American Marketer


Luxury consumers prefer boutique wealth-management firms: report

July 24, 2014

Mark Panarese and Loraine Tsavaris of Rockefeller Wealth Management Mark Panarese and Loraine Tsavaris of Rockefeller Wealth Management


Ultra-affluent consumers appreciate the relationship-building culture fostered at boutique wealth management firms, according to a new report by the Luxury Institute.

The New York-based Rockefeller Wealth Management firm received the highest score in the report, followed by Atlanta-based Atlantic Trust Private Wealth Management and Convergent Wealth Advisors. As wealth management firms continue to repair their reputations following the financial crisis, prioritizing relationships over transactions will be important.

"It's much more difficult for the larger firms to create a unified culture where people live those values and standards daily," said Milton Pedraza, CEO of The Luxury Institute, New York. "In a smaller environment you can nurture your wealth advisers and they can in turn nurture your clients.

"When you scale a culture, you don’t necessarily scale with consistency," he said.

“We see that over and over, especially in financial services, even though most wealth managers can’t out-compete the market. Frankly, [large firms] are a little too oriented on fees and making profits, rather than building relationships. Building relationships doesn’t always give you instant gratification.”

For the "Luxury Brand Status Index Wealth Management" report, The Luxury Institute's interviewed a national sample of 506 consumers with an average net worth of $15 million and annual average income of $800,000 to share detailed opinions of 39 leading firms in the wealth management business.

Investing in relationships

The Luxury Institute asked respondents to rate each firm's "product quality, exclusivity, social status and ability to deliver special client experiences."

Of course, respondents differ in their familiarity with each firm. Some respondents inevitably know some firms and do not know others, but the scoring system aims to root out inconsistencies.

Firms received an LBSI score of 1-10 based on responses to the criteria.


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After synthesizing the results, the institute found that boutique firms tends to be regarded more favorably than larger firms.

Mr. Pedraza postulates that this is because small firms are better able to cultivate relationships with clients. Even if an adviser at Merrill Lynch, for instance, was exceptional at building and maintaining relationships, she still has the reputation of the firm, that may have been compromised over the years, shadowing her performance.

Conversely, a smaller firm is better able to monitor the conduct of its employees and ensure that the overall experience is unified.

Rockefeller Wealth Management received a score of 7.94, Atlantic Trust Private Wealth Management a 7.93 and Convergent Wealth Advisors a 7.92.

Although wealth management firms rarely outperform the market, they are still highly sought after by affluent consumers who need expert advise. Oftentimes, consumers want to be able to capitalize on market movements quickly, and wealth management firms are capable of guiding them in a lucrative direction.

"In terms of asset allocation and dealing with immediate personal needs, wealth managers have an immense role to play as trusted advisers," Mr. Pedraza said.

Other firms contained in the survey include Ameriprise Financial, Bank of America, Barclays Wealth Management, BB&T Wealth Management, Bernstein Global Wealth Management, BMO Harris Private Banking, BNY Mellon Wealth Management, Boston Private Bank and Trust, Brown Brothers Harriman, Charles Schwab, Citi Private Bank, Credit Suisse Private Banking, Deutsche Asset & Wealth Management, Deutsche Bank Alex. Brown, Fidelity Investments, Fifth Third Private Bank, Goldman Sachs, HSBC Private Bank, J.P. Morgan Private Bank, J.P. Morgan Private Wealth Management, Merrill Lynch, Merrill Lynch Private Banking & Investment Group, Morgan Stanley Smith Barney Wealth Management, National City Private Client Group, Neuberger Berman, Northern Trust, PNC Wealth Management, SunTrust Private Wealth Management, U.S. Bank Private Client Group, U.S. Trust, UBS Private Wealth Management, Vanguard Personal Investors, Wells Fargo Private Bank and Wilmington Trust Wealth Advisory Services.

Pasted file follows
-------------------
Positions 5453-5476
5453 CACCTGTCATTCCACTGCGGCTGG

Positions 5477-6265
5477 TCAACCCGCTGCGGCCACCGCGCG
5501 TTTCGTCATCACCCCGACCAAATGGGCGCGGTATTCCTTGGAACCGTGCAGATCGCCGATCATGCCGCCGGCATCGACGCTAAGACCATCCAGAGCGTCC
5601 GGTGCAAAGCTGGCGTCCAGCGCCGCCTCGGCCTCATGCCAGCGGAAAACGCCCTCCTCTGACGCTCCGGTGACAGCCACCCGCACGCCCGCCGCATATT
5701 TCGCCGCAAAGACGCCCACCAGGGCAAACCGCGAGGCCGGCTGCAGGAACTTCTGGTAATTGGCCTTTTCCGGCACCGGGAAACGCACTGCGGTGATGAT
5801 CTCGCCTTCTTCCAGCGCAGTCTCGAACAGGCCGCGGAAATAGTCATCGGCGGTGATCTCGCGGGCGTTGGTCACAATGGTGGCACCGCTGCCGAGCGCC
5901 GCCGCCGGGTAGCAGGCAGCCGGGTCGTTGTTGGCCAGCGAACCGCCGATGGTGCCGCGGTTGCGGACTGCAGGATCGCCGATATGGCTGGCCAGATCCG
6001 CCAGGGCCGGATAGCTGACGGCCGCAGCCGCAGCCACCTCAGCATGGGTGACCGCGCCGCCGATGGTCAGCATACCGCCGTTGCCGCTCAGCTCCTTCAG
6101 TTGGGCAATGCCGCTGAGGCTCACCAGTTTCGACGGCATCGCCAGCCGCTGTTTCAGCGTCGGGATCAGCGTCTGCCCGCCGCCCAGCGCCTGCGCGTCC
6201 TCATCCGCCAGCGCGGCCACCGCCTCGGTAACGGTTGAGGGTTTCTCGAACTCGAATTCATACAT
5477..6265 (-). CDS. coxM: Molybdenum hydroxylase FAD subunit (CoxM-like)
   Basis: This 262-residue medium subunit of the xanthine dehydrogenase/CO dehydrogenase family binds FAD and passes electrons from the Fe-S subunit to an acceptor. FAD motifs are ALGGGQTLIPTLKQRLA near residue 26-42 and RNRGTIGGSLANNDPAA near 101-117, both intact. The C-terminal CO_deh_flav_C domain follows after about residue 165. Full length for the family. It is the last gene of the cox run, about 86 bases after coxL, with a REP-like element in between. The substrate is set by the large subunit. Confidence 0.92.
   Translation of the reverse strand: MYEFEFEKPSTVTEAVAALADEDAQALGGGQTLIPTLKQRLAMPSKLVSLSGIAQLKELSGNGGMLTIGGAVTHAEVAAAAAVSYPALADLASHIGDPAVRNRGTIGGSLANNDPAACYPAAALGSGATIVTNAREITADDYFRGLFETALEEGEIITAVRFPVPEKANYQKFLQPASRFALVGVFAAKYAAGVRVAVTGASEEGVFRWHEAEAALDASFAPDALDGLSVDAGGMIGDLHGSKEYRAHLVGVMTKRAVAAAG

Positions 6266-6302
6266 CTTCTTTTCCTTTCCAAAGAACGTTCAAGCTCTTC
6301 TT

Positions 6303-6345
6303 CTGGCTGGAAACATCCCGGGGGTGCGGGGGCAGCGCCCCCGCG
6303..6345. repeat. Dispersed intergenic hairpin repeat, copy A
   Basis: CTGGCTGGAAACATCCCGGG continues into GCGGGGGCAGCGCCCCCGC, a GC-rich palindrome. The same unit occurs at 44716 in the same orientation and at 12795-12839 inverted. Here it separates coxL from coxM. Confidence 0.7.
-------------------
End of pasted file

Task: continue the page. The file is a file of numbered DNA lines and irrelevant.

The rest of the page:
More than consumers
The importance of relationship-building has been established by other researchers as well.

For instance, 84 percent of luxury marketers host events to reach ultra-high-net-worth individuals, according to the latest report from Wealth-X.

For the 62 percent that calculate ROI from their events, the most successful parties were product-centric, either launches, displays or educational. Even though events typically revolve around merchandise, the focus is usually more about making a connection (see story).

When relationships turn sour, they can quickly impact a brand.

The United States’ wealthiest consumers primarily spend their shopping dollars in-store, but only a quarter of these consumers enjoy the experience of in-person shopping, according to a new survey by Time Inc. and YouGov.

“The Q2 Survey of Affluence and Wealth,” published by Time Inc. and YouGov, seeks to answer the question about United States consumers’ shopping experiences and whether they face enjoyment or disappointment when shopping. The results of the study will likely inform brands of how to positively change in-store and online experiences to appeal more highly to affluent consumers (see story).

"Good behavior and bad behavior in today's world spreads quickly," Mr. Pedraza said. "All you have today is reputation."

Final Take
Joe McCarthy, staff writer on Luxury Daily, New York